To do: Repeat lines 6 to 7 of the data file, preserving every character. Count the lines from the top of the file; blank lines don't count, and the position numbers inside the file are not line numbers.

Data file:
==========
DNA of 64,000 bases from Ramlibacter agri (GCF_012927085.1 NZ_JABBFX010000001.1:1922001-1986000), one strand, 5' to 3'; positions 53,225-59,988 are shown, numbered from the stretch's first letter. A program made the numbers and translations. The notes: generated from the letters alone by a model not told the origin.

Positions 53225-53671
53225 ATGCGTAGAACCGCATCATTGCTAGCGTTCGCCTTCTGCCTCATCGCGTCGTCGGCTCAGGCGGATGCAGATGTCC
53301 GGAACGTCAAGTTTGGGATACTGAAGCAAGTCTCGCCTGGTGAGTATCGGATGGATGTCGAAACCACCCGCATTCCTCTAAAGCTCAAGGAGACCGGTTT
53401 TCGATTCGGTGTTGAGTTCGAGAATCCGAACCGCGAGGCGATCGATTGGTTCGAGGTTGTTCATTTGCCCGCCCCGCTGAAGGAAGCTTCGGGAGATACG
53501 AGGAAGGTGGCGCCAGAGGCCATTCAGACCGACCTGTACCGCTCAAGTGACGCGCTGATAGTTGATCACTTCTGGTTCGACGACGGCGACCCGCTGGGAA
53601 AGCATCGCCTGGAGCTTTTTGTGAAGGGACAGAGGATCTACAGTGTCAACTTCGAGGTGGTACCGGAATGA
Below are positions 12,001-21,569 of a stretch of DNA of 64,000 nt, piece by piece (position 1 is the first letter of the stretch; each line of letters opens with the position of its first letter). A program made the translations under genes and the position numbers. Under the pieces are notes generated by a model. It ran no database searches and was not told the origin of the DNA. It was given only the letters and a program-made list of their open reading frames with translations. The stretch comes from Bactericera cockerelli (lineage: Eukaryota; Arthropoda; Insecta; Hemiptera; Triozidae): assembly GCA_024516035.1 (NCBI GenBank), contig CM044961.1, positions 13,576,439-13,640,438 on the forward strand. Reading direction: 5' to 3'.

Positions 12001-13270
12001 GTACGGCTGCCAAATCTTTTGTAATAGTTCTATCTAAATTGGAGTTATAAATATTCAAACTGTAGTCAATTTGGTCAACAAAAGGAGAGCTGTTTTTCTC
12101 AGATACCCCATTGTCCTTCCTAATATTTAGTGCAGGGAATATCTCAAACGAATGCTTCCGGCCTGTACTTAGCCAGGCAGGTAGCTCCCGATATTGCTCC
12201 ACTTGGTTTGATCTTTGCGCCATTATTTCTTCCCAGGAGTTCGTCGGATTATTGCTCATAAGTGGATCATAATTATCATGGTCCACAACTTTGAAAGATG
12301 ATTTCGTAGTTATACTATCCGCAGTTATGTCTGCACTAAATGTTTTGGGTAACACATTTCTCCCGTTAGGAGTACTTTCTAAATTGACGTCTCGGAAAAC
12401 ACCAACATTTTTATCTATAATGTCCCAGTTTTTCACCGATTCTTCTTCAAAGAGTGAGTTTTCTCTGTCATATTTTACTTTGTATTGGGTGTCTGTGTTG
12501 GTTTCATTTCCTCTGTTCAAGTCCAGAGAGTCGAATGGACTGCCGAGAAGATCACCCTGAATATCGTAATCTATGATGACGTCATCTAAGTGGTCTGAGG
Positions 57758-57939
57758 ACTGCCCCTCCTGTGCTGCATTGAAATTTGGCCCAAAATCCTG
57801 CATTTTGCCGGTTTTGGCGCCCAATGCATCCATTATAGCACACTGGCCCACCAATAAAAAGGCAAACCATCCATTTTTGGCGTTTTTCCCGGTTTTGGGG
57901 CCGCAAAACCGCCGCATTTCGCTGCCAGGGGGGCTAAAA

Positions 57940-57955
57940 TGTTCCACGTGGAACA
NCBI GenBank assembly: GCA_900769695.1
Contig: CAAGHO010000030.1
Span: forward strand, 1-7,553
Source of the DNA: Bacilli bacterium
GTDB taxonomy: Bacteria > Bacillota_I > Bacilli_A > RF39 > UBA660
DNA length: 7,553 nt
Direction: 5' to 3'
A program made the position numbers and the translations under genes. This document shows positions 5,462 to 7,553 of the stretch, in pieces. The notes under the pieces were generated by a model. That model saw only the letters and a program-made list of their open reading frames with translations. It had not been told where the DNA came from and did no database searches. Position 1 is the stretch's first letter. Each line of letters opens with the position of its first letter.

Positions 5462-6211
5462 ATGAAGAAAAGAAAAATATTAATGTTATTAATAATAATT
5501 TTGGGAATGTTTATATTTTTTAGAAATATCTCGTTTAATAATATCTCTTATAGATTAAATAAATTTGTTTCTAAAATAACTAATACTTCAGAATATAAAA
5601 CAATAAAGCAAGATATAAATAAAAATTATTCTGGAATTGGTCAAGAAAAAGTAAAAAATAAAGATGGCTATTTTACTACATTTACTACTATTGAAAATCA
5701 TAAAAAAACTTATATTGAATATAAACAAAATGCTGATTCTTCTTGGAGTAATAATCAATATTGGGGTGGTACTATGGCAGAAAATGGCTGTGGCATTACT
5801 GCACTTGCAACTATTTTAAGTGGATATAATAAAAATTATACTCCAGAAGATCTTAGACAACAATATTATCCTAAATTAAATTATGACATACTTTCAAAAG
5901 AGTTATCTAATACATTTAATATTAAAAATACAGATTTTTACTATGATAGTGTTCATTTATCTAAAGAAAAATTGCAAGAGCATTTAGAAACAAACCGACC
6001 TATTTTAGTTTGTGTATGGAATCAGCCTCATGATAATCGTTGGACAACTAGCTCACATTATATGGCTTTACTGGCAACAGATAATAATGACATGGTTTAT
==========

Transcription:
53501 AGGAAGGTGGCGCCAGAGGCCATTCAGACCGACCTGTACCGCTCAAGTGACGCGCTGATAGTTGATCACTTCTGGTTCGACGACGGCGACCCGCTGGGAA
53601 AGCATCGCCTGGAGCTTTTTGTGAAGGGACAGAGGATCTACAGTGTCAACTTCGAGGTGGTACCGGAATGA